4.1)

    To SELECT a random row, use:
    SELECT col
    FROM tab
    ORDER BY random()
    LIMIT 1;

    + On bigger tables this solution is slow. Please, find smarter
    solution on network.
    Well, give me a better example that works.
    4.6)

    ILIKE is slow, specially on multibyte encodings. If is possible use
    FULLTEXT. LIKE '%some%' is slow always .. thing about FULLTEXT.
    I added a mention of "full text indexing" for word searches.
    4.11.2)

    + Alternatively (on PostgreSQL 8.2.0 and all later releases) you could
    RETURNING clause for retrieving used SERIAL value, e.g.,

    new_id = execute("SELECT INSERT INTO person(name) VALUES('Blaise
    Pascal') RETURNING id");
    Agreed. I have updated the text to suggest RETURNING be used and
    reduced the other examples. The web site should have the updated
    content shortly but CVS will have FAQ.html as well soon.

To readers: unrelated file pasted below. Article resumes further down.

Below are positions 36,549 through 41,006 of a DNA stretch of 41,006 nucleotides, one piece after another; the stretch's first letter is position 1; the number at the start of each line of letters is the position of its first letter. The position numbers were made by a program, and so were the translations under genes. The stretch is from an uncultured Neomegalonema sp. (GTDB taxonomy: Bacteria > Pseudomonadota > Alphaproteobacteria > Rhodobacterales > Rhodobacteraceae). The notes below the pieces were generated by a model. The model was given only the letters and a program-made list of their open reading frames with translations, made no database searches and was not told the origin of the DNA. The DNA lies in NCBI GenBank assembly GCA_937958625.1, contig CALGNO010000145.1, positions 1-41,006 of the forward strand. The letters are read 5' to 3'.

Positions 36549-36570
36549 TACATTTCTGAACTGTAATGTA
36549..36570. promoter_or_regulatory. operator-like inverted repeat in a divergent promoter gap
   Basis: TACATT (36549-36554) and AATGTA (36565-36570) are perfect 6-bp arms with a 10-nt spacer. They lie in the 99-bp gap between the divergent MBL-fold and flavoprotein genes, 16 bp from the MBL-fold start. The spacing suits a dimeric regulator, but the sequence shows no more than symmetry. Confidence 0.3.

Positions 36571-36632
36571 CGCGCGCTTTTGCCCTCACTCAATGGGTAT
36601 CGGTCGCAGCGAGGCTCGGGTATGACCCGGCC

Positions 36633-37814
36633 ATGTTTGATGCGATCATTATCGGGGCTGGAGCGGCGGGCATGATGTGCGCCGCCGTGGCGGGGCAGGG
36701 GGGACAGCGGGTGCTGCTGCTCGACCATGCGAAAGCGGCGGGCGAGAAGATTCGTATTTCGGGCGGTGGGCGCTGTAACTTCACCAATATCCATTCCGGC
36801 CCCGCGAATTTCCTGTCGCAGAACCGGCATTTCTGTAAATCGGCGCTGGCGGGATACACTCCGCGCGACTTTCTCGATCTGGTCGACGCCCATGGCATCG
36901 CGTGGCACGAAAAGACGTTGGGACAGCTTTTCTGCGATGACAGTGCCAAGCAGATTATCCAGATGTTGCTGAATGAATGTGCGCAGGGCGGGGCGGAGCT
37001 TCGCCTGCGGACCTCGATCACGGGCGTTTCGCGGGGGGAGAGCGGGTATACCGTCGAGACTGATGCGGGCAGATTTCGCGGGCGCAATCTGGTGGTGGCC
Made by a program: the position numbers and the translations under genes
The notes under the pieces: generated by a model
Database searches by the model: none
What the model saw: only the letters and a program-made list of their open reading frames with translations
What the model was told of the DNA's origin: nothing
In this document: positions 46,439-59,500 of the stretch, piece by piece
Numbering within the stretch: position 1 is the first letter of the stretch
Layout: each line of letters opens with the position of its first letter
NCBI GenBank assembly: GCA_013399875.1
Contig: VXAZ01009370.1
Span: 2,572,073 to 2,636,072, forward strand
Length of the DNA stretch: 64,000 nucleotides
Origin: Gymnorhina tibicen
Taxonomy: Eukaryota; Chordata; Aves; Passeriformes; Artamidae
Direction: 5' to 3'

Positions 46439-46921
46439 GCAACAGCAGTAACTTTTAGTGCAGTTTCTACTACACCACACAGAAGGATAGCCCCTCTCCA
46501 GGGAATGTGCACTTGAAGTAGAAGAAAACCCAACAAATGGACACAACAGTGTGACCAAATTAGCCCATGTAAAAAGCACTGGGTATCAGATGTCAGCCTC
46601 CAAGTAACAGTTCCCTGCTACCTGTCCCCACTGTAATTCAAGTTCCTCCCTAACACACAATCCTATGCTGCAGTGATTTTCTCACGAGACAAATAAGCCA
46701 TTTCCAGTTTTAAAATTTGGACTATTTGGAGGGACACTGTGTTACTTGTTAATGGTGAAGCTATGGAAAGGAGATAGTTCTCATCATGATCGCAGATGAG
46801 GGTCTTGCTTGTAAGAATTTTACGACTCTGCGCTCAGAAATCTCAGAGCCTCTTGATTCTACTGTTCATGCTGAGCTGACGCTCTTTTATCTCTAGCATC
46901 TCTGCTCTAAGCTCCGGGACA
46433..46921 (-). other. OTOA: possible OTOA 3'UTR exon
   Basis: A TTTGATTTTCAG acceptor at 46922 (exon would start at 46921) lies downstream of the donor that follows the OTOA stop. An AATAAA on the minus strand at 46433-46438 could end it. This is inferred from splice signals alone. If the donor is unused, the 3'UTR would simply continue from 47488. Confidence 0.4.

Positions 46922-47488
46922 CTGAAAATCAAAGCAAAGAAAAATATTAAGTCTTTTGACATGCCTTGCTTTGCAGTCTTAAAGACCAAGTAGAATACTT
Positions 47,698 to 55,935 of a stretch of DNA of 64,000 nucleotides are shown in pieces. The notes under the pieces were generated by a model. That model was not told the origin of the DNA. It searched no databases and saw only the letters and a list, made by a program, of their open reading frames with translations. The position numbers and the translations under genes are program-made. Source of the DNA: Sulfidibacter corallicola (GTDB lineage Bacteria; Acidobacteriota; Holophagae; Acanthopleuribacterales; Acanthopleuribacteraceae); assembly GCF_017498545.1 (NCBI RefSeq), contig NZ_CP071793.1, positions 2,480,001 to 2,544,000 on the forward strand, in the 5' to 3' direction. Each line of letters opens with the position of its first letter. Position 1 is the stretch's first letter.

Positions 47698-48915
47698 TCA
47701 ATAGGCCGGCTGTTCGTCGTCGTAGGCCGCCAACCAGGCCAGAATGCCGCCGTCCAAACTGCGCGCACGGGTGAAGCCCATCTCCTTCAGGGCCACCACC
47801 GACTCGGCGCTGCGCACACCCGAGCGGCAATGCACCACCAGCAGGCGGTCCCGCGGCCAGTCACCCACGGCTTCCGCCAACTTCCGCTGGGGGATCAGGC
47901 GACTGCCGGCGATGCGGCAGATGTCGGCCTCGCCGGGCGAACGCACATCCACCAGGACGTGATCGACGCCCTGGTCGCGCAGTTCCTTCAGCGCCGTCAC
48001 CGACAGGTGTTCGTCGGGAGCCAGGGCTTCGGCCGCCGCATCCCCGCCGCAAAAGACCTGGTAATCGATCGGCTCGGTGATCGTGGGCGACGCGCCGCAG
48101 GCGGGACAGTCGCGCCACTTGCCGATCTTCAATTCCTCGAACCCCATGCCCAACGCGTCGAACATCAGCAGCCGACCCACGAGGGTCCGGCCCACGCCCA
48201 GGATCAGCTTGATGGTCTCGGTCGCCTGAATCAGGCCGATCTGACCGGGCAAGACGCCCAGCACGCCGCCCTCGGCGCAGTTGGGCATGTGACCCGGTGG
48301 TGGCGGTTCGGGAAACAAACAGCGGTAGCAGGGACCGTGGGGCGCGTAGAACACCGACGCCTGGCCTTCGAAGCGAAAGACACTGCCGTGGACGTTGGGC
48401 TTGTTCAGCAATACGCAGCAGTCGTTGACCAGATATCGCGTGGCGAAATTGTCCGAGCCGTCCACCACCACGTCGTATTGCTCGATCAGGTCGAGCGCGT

4.19)

    + most of problems with invalid OIDs in cache are solved in PostgreSQL
    8.3. Please remeber, so every replanning of SQL statements needs time.
    Write your application, they can exist without cache invalidation.
    Agreed. Item removed.

    --
    Bruce Momjian <bruce@momjian.us> http://momjian.us
    EnterpriseDB http://postgres.enterprisedb.com

    + If your life is a hard drive, Christ can be your backup. +
  • Pavel Stehule at Oct 9, 2007 at 8:51 pm

    2007/10/9, Bruce Momjian <bruce@momjian.us>:
    Pavel Stehule wrote:
    4.1)

    To SELECT a random row, use:
    SELECT col
    FROM tab
    ORDER BY random()
    LIMIT 1;

    + On bigger tables this solution is slow. Please, find smarter